Thursday, July 5, 2012

Training & Learning Theories: Pedagogy, Angragogy, Heutagogy

Basic theories of learning include Pedagogy (child and adolescent learning theories), Andragogy (adult learning theories including self-directed learning), and now Heutagogy (self-determined learning theories).

Andragogy includes learners who are actively involved in identifying their needs and how to meet those needs in which the educator takes the role of a tutor or a mentor (Blaschke, 2012).  The goals for andragogy include: "helping learners develop the capacity for self-direction, supporting transformation learning" (Blaschke, 2012, Andragogy).

The Andragogical model is based on six general assumptions:
  1. The need to know.
  2. The learner's self-concept.
  3. The role of the learners' experiences.
  4. Rediness to learn.
  5. Orientation to learning.
  6. Motivation (Knowles, Holton III, & Swanson, 2005, pp. 64-68).

Heutagogy is the study of self-determined learning in which the focus is person-centered (Davis, 2001) as opposed to teacher-centered or teacher-student centered. Heutagogy was coined in 2000 by Hase and Kenyon, acknowledging that "learners do immensely valuable work for themselves by filling in the gaps of their formal education through discovery and reflection" (Parslow, 2010, p. 121).  A heutagogical environment would focus on both the development of the learner as well as the development of the learners capability to learn and capacity to learn (Blaschke, 2012).

The educator in a heutagogical environment facilitates the learning process through guidance and by providing appropriate resources, much in the same manner as with andragogy. However, in heutagogy the educator relinquishes control/ownership of the learning path and process (Blaschke, 2012).  Here the learner determines their path and sets their own learning goals.

Heutagogy is influenced by Argyris' theory of double-loop learning. Schein (2010) described it best in his discussion on implicit assumptions: "To learn something new… requires us to resurrect, reexamine, and possibly change some of the more stable portions of our cognitive structure" (p. 28).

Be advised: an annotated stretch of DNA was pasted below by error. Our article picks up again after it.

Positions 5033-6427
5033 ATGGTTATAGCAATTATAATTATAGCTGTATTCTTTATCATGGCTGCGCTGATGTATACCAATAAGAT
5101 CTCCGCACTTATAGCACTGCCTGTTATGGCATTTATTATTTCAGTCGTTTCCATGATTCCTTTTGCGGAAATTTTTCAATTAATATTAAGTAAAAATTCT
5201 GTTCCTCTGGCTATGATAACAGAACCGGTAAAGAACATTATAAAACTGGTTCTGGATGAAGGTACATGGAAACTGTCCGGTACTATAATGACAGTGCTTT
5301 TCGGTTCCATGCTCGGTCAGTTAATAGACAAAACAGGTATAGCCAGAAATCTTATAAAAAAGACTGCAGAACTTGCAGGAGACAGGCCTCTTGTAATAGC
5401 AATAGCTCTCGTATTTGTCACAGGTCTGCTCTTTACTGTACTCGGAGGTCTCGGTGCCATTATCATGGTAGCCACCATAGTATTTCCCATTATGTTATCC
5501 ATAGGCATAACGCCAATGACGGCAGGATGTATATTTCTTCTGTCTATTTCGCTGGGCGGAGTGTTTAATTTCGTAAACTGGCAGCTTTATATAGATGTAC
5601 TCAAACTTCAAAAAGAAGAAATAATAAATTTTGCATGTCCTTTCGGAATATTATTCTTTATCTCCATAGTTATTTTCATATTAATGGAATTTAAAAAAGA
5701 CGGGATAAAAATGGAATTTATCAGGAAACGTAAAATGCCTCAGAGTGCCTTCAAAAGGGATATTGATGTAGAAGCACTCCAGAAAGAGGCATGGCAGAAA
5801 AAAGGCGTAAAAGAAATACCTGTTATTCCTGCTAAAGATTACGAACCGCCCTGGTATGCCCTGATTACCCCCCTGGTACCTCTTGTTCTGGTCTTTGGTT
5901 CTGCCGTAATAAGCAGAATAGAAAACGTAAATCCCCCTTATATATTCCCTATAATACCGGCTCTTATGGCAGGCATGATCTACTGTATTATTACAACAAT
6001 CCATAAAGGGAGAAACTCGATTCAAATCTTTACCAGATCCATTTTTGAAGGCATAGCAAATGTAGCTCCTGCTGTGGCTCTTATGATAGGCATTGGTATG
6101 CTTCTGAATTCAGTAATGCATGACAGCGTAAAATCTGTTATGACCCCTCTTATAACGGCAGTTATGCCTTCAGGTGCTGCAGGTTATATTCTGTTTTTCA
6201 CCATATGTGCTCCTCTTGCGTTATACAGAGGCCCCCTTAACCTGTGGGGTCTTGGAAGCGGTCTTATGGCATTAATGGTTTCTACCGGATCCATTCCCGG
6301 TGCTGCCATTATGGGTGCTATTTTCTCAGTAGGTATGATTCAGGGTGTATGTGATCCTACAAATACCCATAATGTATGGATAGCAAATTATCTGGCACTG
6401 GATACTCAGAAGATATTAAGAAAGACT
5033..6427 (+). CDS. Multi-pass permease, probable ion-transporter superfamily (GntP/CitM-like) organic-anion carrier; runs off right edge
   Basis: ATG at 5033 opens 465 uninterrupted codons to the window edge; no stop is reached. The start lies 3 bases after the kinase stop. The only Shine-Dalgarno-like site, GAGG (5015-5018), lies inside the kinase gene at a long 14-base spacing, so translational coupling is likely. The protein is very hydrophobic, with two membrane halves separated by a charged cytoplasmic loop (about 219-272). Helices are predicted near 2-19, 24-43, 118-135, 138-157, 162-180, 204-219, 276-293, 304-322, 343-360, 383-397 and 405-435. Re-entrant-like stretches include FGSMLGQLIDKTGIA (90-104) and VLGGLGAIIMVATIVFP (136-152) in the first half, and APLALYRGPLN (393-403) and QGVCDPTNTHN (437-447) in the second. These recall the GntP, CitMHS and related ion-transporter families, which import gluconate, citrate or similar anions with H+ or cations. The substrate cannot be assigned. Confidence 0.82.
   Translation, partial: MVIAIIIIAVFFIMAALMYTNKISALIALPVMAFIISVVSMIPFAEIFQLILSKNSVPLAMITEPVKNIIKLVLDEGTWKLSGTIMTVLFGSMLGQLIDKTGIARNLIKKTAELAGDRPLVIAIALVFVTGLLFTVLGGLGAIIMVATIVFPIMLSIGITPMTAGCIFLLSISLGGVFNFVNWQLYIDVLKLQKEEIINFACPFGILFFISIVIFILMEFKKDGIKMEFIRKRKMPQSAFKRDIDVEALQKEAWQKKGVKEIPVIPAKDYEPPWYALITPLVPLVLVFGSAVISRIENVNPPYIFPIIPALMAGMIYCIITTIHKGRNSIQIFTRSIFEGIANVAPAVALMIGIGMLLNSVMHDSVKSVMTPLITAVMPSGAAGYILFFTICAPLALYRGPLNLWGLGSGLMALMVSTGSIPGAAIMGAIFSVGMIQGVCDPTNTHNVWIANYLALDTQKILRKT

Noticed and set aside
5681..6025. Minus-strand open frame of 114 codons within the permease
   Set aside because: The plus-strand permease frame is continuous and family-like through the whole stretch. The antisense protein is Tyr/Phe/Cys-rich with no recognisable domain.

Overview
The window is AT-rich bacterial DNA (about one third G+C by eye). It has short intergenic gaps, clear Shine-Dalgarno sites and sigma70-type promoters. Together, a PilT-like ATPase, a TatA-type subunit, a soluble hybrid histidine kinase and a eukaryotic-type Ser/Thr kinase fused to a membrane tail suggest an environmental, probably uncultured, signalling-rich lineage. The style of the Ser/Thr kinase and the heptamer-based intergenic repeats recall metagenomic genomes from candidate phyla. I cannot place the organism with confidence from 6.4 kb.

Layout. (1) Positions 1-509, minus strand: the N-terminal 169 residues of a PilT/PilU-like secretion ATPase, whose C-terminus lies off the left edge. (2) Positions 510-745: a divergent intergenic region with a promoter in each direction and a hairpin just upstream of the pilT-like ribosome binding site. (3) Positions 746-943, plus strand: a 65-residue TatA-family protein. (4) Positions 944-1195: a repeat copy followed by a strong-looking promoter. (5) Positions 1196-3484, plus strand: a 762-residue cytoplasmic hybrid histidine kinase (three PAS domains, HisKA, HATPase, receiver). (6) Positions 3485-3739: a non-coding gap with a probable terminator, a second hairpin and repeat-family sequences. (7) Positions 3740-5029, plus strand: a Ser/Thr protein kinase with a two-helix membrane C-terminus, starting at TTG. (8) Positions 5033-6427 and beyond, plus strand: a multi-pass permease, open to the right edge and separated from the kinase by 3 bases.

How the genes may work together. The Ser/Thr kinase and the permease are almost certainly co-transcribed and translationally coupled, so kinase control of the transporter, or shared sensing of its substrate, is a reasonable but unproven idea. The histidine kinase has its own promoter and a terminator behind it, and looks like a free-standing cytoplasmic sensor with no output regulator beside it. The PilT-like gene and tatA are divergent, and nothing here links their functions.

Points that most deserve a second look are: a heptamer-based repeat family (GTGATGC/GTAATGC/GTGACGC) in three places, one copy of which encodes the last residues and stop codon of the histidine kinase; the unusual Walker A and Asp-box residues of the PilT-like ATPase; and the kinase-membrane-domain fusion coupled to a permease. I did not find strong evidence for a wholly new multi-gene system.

Compared to andragogy, self-directed learning requires the acquisition of both competencies and capabilities. Blaschke (2012) identified competencies as one's ability to acquire knowledge and skills, compared to capabilities that are the learner's self-efficacy on their ability to recall and use their new knowledge or skills. 

Heutagogy was termed and utilized to describe today's online learning environment where learning activities have moved away from the traditional classroom setting to a more asynchronous environment for both the instructor and the students. An equal and similar environment, that of training and development in the workplace, heutagogy principles could be found to be beneficial.  For example, focusing attention on both competencies and capabilities for training and development efforts could prove to be most successful. Additionally, Blaschke (2012) provided course design elements to support a hetagogical approach to training:
  • Learner-defined learning contracts
  • Flexible curriculum
  • Learner-directed questions
  • Flexible and negotiated assessment

As part of the reflection process (the 'reexamine' portion identified by Schein) Blaschke (2012) identified the following design elements to support reflective practice:
  • Learning Journals
  • Action Research
  • Formative and Summative Assessment
  • Collaborative Learning Environments

As informal and non-formal learning initiatives increase in the workplace with the aid of mobile technologies, these training functions could benefit from utilizing the general principles provided by heutagogy learning theories. 


Blaschke, L. M. (2012). Heutagogy and lifelong learning: A review of hetagogical practice and self-determined learning. The International Review of Research in Open and Distance Learning, 13(1). Retrieved from

Davis, L., & Stewart, H. (2001). The river of learning in the workplace. In Research to Reality: Putting VET Research to Work. Retrieved from ERIC.

Knowles, M. S., Holton III, E. F., & Swanson, R. A. (2005). The Adult Learner: The Definitive Classic in Adult Education and Human Resource Development. New York, NY: Elsevier.

Parslow, G. R. (2010). Multimedia in biochemistry and molecular biology education. Commentary: Heutagogy, the practice of self-learning. Biochemistry and Molecular Biology Education, 38(2), 121. doi: 10.1002/bmb.20394 

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